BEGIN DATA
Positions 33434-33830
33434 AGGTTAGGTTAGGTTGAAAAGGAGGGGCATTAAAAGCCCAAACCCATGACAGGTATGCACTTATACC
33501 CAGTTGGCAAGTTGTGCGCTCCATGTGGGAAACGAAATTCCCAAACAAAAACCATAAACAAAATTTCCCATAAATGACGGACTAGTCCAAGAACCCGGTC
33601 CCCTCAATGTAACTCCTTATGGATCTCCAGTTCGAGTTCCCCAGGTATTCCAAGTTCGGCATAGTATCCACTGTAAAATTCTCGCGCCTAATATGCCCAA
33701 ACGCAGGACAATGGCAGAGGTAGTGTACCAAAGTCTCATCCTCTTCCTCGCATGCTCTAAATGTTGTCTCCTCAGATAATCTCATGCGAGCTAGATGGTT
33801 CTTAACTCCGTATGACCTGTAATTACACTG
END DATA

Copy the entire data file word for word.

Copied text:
Positions 33434-33830
33434 AGGTTAGGTTAGGTTGAAAAGGAGGGGCATTAAAAGCCCAAACCCATGACAGGTATGCACTTATACC
33501 CAGTTGGCAAGTTGTGCGCTCCATGTGGGAAACGAAATTCCCAAACAAAAACCATAAACAAAATTTCCCATAAATGACGGACTAGTCCAAGAACCCGGTC
33601 CCCTCAATGTAACTCCTTATGGATCTCCAGTTCGAGTTCCCCAGGTATTCCAAGTTCGGCATAGTATCCACTGTAAAATTCTCGCGCCTAATATGCCCAA
33701 ACGCAGGACAATGGCAGAGGTAGTGTACCAAAGTCTCATCCTCTTCCTCGCATGCTCTAAATGTTGTCTCCTCAGATAATCTCATGCGAGCTAGATGGTT
33801 CTTAACTCCGTATGACCTGTAATTACACTG